Thermometry at the Nanoscale: Techniques and Selected Applications
Chapter 5: Luminescent Nanothermometry with Lanthanide-doped Nanoparticles
Published:02 Oct 2015
Marta Quintanilla, Antonio Benayas, Rafik Naccache, Fiorenzo Vetrone, 2015. "Luminescent Nanothermometry with Lanthanide-doped Nanoparticles", Thermometry at the Nanoscale: Techniques and Selected Applications, Luís Dias Carlos, Fernando Palacio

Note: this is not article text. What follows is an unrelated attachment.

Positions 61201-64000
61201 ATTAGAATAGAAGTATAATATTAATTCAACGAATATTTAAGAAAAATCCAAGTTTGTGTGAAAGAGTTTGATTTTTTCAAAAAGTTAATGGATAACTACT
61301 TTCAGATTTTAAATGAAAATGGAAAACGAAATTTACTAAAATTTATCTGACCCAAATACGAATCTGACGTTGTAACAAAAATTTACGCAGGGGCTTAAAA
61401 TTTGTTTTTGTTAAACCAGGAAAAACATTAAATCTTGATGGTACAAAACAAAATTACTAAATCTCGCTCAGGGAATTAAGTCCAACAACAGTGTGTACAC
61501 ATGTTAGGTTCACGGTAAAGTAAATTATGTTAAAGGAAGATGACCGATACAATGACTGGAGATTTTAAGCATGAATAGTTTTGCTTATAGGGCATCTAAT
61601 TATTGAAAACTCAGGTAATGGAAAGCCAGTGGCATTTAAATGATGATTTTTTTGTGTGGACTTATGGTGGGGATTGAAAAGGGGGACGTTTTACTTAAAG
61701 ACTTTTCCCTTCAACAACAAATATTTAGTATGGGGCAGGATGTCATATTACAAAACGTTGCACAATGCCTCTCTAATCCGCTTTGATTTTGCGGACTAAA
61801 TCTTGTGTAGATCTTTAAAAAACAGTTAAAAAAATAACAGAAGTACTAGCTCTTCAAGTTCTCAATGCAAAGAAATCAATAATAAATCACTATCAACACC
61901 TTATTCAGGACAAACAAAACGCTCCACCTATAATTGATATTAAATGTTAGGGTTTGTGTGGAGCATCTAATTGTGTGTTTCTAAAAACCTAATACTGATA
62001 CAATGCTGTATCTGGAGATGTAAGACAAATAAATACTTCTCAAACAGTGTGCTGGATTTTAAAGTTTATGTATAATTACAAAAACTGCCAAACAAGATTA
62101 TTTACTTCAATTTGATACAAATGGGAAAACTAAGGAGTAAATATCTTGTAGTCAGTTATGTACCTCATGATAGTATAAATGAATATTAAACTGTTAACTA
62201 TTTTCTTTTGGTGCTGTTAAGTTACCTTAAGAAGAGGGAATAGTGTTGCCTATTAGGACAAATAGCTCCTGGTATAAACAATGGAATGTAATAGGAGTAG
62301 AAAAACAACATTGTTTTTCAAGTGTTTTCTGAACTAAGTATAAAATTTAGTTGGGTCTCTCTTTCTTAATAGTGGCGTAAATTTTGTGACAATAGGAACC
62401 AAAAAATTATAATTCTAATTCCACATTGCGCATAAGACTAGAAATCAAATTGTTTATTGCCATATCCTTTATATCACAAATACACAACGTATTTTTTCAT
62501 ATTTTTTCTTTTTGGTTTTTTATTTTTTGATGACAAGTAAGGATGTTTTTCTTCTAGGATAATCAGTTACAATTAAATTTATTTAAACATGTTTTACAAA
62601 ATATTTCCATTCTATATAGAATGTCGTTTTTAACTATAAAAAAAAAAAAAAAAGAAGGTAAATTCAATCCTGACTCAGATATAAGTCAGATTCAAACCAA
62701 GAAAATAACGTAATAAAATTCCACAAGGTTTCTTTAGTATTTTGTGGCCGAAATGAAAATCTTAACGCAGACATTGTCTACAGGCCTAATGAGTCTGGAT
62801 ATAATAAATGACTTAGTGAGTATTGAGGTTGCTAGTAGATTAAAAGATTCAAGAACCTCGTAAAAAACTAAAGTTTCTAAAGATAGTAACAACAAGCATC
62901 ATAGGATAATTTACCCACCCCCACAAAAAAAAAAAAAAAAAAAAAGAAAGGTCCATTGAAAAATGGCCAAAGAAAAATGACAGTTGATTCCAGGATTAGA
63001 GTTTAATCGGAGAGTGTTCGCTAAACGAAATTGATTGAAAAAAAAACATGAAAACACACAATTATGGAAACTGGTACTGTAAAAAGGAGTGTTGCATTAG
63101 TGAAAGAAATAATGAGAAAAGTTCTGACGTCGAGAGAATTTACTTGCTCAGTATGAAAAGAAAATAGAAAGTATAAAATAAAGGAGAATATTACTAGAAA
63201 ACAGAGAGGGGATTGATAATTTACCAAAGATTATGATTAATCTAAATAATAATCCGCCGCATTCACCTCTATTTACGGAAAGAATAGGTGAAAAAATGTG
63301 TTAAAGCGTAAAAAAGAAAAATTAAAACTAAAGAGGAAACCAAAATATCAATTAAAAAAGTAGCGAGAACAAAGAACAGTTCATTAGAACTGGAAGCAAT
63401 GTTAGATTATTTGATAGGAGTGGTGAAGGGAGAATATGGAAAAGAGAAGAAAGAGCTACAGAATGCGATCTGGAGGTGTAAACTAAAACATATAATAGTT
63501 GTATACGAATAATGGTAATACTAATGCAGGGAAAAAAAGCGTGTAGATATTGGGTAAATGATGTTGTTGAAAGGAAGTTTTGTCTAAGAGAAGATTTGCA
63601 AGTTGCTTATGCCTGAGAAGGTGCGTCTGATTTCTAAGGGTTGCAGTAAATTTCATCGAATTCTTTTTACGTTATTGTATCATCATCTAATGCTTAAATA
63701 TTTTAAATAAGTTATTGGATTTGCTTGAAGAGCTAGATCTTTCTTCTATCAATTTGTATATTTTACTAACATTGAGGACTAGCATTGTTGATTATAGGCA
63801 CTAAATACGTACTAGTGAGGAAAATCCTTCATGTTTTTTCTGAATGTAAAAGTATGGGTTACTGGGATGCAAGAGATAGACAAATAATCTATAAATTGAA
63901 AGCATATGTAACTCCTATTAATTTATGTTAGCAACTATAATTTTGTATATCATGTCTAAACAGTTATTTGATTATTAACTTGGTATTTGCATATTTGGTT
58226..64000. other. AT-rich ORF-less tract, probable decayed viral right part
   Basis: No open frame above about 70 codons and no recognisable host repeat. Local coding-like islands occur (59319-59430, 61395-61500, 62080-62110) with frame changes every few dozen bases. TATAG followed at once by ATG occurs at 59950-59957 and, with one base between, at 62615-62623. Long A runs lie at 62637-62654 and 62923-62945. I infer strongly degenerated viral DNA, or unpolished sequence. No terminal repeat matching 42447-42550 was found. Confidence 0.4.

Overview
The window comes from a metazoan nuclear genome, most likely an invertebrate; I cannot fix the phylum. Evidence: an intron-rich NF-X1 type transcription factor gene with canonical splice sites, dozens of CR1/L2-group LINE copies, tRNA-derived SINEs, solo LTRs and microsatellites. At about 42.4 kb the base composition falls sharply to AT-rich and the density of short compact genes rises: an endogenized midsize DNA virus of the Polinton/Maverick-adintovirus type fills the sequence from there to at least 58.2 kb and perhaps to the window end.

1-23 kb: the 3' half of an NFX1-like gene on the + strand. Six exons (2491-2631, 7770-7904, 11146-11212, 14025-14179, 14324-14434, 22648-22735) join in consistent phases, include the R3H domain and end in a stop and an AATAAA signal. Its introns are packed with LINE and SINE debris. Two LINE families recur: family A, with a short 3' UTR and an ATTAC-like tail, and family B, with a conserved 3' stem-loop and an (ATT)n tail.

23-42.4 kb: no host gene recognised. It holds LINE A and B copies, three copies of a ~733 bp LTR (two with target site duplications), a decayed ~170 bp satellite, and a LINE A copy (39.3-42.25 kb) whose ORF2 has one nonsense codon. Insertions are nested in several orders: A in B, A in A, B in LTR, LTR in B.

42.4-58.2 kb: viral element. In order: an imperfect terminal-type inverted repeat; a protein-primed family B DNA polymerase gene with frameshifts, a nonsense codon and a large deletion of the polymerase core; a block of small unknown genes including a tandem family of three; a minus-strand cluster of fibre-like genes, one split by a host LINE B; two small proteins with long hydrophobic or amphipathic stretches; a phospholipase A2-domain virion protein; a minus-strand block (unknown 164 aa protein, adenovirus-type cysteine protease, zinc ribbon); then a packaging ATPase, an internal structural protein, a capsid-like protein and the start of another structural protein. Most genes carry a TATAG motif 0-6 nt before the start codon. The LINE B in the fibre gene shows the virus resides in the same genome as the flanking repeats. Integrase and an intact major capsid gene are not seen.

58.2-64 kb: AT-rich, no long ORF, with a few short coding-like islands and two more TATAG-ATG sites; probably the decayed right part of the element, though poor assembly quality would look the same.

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In recent years, nanomaterials have come to light with the potential of revolutionizing current approaches to the development of novel materials and tools. It is in this regard that there has been a large body of work dedicated to the study and integration of these materials at the nanoscale with the goal of improving existing devices or further, to develop altogether new nanoscale devices and technologies.1–7 A specific focus has been on optical nanoparticles such as semiconductor quantum dots (QDs) and noble metal nanomaterials (silver nanoparticles, gold nanoparticles/nanorods) for their implementation in biological applications and nanomedicine.8–15 This small (or nano) revolution is bringing forth the possibility of personalized nanomedicine with the simultaneous ability to target specific biological sites, detect disease by providing diagnostic information by one or more techniques (fluorescent imaging, magnetic resonance imaging, thermal sensing, etc.) and deliver a localized therapeutic modality (photodynamic therapy, photothermal therapy, drug release, or combinations thereof). This theranostic approach to medicine has the potential to bring forth a paradigm shift in the biomedical landscape. Not only will such an approach result in the reduction of the vast and mounting costs associated with healthcare, but will also ensure a more rapid intervention for patients and will eventually translate to a greater probability of therapeutic success.